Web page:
{
  "_discovery": {
    "request": {
      // Original, unmodified Discovery Request
    },
    "response": {
      // Original, unmodified Discovery Response
    }
  },
  "resultsHtml": "Rendered results go here"
}

The widgets would then process the response to insert the results directly into the page and update any facets, maps or other dynamic details as appropriate.

var my_search_controller = function (state) {
    var discoveryRequest = {
        criteria: [],
        pageSize: 10
    };
    if (state.text) {
        discoveryRequest.criteria.push({
            dimension: 'text',
            value: state.text
        });
    }
    return discoveryRequest;
};
$('body').simplicityDiscoverySearch({
    url: 'http://example.com:8090/ws/query',
    backend: 'engine',
    controllerCallback: my_search_controller
});

This makes a direct POST request to the engine and uses the JavaScript function my_search_controller to create the Discovery Request from the state. You’ll need a CORS compatible browser to avoid any cross-origin sand-boxing issues.

By default a search is triggered whenever the state changes. We call this “live search”. If you prefer to have the end user click on a button to trigger the search then you can set the searchOnStateChange option to false and manually call the search method on the simplicityDiscoverySearch widget from your click handler.

$('body').simplicityDiscoverySearch({
    url: '/my_search_controller.php',
    searchOnStateChange: false
});
$('#searchButton').click(function () {
  $('body').simplicityDiscoverySearch('search');
});

If you’d like to SEO optimize your page, you can perform the first search when generating the HTML and splice that into the widget configuration.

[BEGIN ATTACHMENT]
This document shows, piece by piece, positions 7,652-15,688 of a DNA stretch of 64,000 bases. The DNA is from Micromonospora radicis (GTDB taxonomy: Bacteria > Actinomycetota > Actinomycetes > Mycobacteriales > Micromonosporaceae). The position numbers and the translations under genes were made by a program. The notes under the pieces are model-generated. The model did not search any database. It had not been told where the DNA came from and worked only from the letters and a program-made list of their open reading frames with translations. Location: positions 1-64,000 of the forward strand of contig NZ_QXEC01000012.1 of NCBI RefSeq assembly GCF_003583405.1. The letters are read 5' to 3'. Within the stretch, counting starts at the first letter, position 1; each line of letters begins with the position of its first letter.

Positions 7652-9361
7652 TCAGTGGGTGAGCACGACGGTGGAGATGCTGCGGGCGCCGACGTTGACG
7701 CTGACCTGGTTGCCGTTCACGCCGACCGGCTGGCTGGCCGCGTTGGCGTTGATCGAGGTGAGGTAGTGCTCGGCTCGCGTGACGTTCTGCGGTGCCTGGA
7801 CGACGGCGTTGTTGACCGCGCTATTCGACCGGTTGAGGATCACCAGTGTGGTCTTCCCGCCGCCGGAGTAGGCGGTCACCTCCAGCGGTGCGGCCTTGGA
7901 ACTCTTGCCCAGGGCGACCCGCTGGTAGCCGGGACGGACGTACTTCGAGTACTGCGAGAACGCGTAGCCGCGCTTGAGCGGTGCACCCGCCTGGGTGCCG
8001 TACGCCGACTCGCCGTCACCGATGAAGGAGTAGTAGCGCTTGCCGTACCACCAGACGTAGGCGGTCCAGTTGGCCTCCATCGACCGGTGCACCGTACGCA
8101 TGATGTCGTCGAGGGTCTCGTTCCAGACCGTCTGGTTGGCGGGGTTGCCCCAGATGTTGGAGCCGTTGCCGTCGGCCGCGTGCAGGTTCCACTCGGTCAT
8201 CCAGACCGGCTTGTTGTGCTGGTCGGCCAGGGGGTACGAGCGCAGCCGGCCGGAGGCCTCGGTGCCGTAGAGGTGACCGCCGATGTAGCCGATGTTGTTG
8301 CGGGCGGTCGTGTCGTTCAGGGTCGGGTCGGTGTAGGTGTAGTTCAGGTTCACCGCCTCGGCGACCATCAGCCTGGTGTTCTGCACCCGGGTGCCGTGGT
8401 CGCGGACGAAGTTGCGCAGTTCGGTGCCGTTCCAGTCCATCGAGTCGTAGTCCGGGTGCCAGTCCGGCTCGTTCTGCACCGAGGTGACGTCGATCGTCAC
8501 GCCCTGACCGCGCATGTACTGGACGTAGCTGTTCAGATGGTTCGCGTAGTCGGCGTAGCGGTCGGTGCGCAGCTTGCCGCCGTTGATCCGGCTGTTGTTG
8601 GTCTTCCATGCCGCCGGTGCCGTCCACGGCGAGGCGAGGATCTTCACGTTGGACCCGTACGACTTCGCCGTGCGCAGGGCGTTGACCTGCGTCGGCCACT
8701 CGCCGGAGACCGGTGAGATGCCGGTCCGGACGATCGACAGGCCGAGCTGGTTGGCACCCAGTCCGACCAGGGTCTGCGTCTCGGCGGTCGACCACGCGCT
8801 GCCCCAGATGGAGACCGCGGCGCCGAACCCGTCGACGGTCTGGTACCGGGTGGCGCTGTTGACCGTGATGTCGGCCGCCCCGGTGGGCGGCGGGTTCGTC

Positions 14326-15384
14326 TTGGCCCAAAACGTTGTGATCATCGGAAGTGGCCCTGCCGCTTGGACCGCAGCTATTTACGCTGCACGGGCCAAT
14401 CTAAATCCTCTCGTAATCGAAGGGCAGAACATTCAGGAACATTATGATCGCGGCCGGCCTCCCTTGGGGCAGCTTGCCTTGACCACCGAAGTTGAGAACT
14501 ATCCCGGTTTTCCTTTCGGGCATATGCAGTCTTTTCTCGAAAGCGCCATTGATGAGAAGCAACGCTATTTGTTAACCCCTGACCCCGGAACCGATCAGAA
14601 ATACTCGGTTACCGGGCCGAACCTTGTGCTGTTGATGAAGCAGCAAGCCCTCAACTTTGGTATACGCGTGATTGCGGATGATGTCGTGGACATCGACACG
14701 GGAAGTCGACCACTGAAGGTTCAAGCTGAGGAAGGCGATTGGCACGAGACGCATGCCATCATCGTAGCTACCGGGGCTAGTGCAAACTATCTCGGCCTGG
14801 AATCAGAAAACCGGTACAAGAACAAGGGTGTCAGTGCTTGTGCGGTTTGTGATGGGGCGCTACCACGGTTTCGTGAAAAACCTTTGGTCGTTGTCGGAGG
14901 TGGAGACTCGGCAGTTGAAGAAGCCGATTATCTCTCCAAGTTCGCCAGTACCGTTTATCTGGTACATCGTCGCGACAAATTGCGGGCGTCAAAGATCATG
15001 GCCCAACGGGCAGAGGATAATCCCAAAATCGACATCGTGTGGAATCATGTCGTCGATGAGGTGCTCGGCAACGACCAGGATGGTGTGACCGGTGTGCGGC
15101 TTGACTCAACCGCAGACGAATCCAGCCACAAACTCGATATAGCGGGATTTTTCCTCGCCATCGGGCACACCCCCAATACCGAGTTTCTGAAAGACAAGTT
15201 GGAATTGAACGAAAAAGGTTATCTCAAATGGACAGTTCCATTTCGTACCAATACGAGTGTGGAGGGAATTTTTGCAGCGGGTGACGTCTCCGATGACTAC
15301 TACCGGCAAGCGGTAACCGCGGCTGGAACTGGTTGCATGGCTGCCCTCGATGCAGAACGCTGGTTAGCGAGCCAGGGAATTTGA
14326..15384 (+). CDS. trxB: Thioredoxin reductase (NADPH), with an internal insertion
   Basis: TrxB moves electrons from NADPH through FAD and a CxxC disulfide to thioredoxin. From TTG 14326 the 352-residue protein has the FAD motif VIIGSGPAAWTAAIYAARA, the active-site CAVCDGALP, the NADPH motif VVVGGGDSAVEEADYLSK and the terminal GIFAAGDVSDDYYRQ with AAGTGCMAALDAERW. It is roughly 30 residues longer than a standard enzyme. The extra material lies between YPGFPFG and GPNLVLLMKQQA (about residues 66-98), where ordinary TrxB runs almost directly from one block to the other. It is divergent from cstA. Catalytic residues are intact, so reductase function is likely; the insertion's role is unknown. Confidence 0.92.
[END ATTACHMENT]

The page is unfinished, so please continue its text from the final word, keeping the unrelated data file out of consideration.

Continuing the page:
To do so, you’d need to inject the state and search JSON objects into the generated page.

var injectedState = {
  "example": "my search string"
};
var injectedSearch = {
  "_discovery": {
    "request": {
      // Original Discovery request goes here
    },
    "response": {
      // Original Discovery response goes here
    }
  }
};

$('body').simplicityState({
    initialState: injectedState;
});
$('#searchNav :input').simplicityInputs();
$('body').simplicityState('triggerChangeEvent');

$('body').simplicityDiscoverySearch({
    url: '/my_search_controller.php',
    initialSearchResponse: injectedSearch;
});

At any point you can call the search method of simplicityDiscoverySearch to trigger a search.

To search using the current state:

$('body').simplicityDiscoverySearch('search');

To ignore the current state and force a particular search:

$('body').simplicityDiscoverySearch('search', {
  'example': 'custom overriden search'
});

The current search response is buffered allowing you access it at any time.

$('body').simplicityDiscoverySearch('searchResponse');

This returns a JSON compatible object that should follow our standard template. Actual contents vary depending on the search controller implementation.

{
  "_discovery": {
    "request": {
      // Original, unmodified Discovery Request
    },
    "response": {
      // Original, unmodified Discovery Response
    }
  },
  "resultsHtml": "Rendered results go here"
}